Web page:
In a few short months we’ll have been living in this little house for a year. When we first arrived there was considerable time spent drafting a plan to rejuvenate the sand filled yards surrounding us. It’s been many years since someone we here to properly tend to the gardens, and even 7 years ago when we first lived here we made several attempts to tame the landscape and they all failed (apart from this one strange tree that is overtaking part of the house and more pest than shade giver).
We have dreams of an orchard, lawns, veggie gardens, native flower gardens, trees to provide to luxury of shade and a new chicken coop,
With no one living in the house for a few years nature had crept in and the interiors and they needed to be reclaimed by mankind. That would involve fixing a leaky roof, cleaning dust laid windows, vacating the space of vermin and spiders as well as painting or repainting several rooms.
Tackling these projects solo with a toddler (as a part-time single parent) is no easy feat! Mike is away at work in the northern tip of the State every second week leaving Wesley and I to our own devices.
Thankfully we have a very happy boy who loves to participate and join me outside. For this I am ever grateful as it’s allowed for a few projects to begin and move in slow but steady stages.
This week I’ll be painstakingly dragging a wheelbarrow back and forth 150 metres to the old shearing shed near the house. It’s a treasure trove of sheep manure! To make this monotonous task more fun, I’ve given Wesley a harmonica and he hops into the wheelbarrow as we traverse back and forth. He plays a little tune, and sometimes will stop and yell at me: 123 GO! When I set the whole thing down to give my arms a break.
It’s hilarious, and frankly Wesley’s company during the whole task has made it so enjoyable that when I went to do a load during his nap today – I missed his music and silly personality keeping us both entertained. The job seemed a real effort without him.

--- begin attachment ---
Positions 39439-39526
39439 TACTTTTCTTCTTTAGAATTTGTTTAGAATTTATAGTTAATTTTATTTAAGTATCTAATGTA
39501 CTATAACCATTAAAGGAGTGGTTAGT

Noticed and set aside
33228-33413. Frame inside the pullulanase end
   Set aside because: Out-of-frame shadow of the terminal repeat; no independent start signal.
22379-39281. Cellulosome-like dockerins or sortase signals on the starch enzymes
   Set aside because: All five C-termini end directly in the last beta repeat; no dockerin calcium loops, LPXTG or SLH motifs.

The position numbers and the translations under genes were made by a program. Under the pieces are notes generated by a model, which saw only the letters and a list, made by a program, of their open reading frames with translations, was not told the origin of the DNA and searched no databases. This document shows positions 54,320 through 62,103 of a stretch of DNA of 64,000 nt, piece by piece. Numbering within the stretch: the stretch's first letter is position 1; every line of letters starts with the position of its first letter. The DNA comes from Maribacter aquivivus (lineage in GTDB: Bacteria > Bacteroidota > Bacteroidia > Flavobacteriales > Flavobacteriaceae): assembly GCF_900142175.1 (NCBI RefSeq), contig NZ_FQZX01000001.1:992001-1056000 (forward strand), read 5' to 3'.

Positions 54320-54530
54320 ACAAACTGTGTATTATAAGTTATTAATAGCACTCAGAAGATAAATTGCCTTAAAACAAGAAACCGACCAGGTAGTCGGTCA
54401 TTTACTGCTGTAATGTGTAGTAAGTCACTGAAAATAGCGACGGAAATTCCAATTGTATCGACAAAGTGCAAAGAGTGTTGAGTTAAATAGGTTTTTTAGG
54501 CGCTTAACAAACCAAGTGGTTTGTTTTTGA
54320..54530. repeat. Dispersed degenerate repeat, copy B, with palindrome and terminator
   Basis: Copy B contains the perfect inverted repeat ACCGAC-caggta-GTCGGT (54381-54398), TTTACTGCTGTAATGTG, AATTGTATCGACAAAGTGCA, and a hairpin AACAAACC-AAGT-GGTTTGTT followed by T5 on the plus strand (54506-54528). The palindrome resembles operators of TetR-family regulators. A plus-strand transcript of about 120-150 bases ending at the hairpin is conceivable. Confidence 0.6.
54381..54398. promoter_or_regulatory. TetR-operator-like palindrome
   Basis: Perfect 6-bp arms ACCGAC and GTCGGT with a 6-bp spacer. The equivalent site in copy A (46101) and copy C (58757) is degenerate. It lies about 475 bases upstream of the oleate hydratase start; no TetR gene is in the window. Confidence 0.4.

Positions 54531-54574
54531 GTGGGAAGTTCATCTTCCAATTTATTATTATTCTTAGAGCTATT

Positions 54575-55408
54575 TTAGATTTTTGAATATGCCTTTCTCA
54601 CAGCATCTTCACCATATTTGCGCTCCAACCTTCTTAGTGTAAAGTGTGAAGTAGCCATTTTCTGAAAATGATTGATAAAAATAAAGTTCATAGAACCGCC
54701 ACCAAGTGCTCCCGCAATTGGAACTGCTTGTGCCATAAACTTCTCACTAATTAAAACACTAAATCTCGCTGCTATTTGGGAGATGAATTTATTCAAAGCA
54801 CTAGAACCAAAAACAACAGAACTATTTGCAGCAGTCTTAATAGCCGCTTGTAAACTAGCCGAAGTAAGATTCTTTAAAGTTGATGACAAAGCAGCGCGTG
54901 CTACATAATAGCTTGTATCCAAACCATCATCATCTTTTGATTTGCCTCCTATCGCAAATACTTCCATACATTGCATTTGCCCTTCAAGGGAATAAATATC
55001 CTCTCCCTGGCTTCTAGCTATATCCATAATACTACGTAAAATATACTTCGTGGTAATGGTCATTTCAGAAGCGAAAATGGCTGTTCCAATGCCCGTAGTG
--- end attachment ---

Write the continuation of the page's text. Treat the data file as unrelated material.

We’re only into the start of winter, but with these beds not completed we’re going to be missing out on crucial rains! We should have pushed harder to get this started but it was contingent on a lighter wheelbarrow (that only arrived this week).
Our chicken coop is up and working fabulously. There are two separate pens one about 3x bigger than the other. Our hens are all very happy laying at the moment. They have such a grand, shaded space that Mike and I are both very proud to have built together.
Three bottlebrush trees, 4 macrocarpa trees, and one silver princess have been planted around the yard. Several more will go in as we see how things fare the next few weeks. Shade around this house is lacking so it’s an ongoing project. All of the trees are natives and should be very hardy for drought.
Our mango, feijoa and avocado trees are another story. These are doing ok – but only time will tell if they survive. To have these fruits at our fingertips would be so wonderful.
Some of the plants mentioned above were given to us at a native plant giveaway last weekend by a group based in Jurien Bay (of which I’m now a member!) who survey the local flora and do bush tours together. I’ve found my people! They were given a grant to grow and distribute these native plants to locals to encourage more people to keep drought hardy species and grow native gardens, which is a fabulous idea.
Pictured are some trees, plants and bugs found around the farm the past couple of days and some of the aforementioned projects!
Huge thanks to Sally’s Baking Addiction for sharing her insanely gorgeous white cake recipe online. We made it for Wesley’s birthday party. It was so so so good. Check out the recipe here. A testament to it’s goodness – I woke 2x in the night to polish of a few more pieces of the vanilla buttercream cake. Wesley crammed much of it into his mouth during the cake cutting ceremony and discovered a love of frosting! Even now a week later I’m still drooling thinking of it and I’m not even a baked goods person…
I’ll share more on the progress of the house and yards as we soldier onward! For now, even though progress is slow – it still feels oh so good to see hard work coming together. Even if it is inch by inch.